North Sails LOFT NEWS

Story Contributors: Chelsie Strong


Catching Up With Trey Rose After The 2020 North American DN Iceboat Championships

For those that are unaware, Iceboating, simply put, is sailing on ice. There are many different types of iceboats, but current designs tend to have three runners or blades that support the main body of the craft. There are international and local competitions and the sport flourishes in the northern regions of both Europe and the US.

We got a chance to speak to a local Detroit area customer, Trey Rose, who recently returned from Fort Peck Montana after competing in this year’s DN Iceboat North American Championship Regatta. As with any sport there are certain characteristics that challenge participants and make the sport unique.

“The sport is difficult in the aspect of good wind, good ice and no snow on the ice” says Trey when asked about his participation in the sport. Finding this trifecta requires ice boaters to be flexible on time and location of any ice boating events. “These guys will say hey, we have a regatta this weekend and they’re like ok. And Thursday an email will go out and you find out it’s in Minnesota or Wisconsin” A lot of ice boaters have the ability to take time away from work with little to no notice, or people are retired from work. 

Often times, soft water sailors are drawn to the sport because it’s similar to warm weather sailing and it keeps Great Lakes boaters active year round. However, Ice boats are known for their sometimes extreme speed and differences in maneuverability. When asked what’s different between soft and hard water sailing, Trey had this to say: “The components and how to de-power. Talking about bending your rig how many feet versus hey can I get an inch or two of mast over here….everything is a lot more extreme, speed, etcetera” For Trey, Ice boating keeps him intrigued for more than one reason.  “It’s been fascinating to me. I’m really into sailing and it was a new challenge, and it certainly is all of that. I’m hoping as I comprehend and excel at this I can convert it over to soft water.”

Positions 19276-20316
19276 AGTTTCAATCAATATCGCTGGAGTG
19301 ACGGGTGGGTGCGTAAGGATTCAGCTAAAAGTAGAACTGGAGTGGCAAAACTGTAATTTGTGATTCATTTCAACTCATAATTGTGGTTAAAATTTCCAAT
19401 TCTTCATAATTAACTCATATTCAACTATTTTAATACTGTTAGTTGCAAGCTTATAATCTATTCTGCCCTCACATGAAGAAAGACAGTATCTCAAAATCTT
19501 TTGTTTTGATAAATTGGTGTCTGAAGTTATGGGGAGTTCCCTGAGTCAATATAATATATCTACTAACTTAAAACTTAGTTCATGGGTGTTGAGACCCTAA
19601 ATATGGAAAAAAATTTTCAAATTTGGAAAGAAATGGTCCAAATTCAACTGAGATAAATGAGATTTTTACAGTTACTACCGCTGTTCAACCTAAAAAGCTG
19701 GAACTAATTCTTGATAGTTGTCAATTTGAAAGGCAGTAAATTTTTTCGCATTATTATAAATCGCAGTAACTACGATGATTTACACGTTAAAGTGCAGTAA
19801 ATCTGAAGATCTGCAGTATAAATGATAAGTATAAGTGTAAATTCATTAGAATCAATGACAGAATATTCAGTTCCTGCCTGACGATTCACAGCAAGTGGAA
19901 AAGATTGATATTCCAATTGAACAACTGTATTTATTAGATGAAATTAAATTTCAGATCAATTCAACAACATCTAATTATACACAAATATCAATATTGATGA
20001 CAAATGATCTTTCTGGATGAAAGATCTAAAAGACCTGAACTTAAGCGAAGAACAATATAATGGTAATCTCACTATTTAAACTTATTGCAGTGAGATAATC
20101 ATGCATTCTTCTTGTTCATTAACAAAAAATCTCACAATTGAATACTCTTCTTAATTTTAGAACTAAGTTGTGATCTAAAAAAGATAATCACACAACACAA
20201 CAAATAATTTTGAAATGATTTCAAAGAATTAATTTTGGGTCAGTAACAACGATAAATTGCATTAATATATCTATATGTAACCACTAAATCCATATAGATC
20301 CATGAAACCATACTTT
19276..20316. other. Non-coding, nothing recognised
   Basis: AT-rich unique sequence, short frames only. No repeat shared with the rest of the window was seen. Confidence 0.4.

For locals, there are several different groups that get out on the ice together whenever possible, including the Iceboating in Michigan and Ohio Facebook Group.  According to Trey, “It’s a pretty active page for people posting hey, my backyard lake looks like this and they have get-togethers.” Trey has a few locations that make it easier to get out more often and have spots where people can take a break, warm up and get back out there for more action. “My favorite location, I suppose is Walled Lake. There’s a nice little beach area there that we can utilize. There’s a bar and grille right next to the beach. Its where I have been able to easily go.  And I can bring new people into the sport and rotate them in a warm environment. The best place locally, I think is Maumee Bay, just because there’s so many people that sail there. There’s a little shallow water area and a cove and you get a lot of great ice conditions frequently.”

The DN Iceboat was created first here in Michigan, spurred by an active community of skilled craftspeople and the Detroit News taking notice. Trey shared his knowledge on the history of the craft and how it all got started. “The intent was for anybody to get these [DN Iceboat] plans and build it in their garage. I believe what was going on was a lot of people were building boats. There was this arms race of engineering almost. Kind of like the Americas Cup where design might actually win versus the sailor. So at one point, what they did was say let’s make one design. You can build your own boat and all that, but be within these certain parameters. And that way you can compete and say at least we’re in the same realm as each other. I believe it was an article placed out by the Detroit News, which is why it’s called the DN”. The DN Iceboat is currently sold internationally, and is the most popular Ice Boat in the world.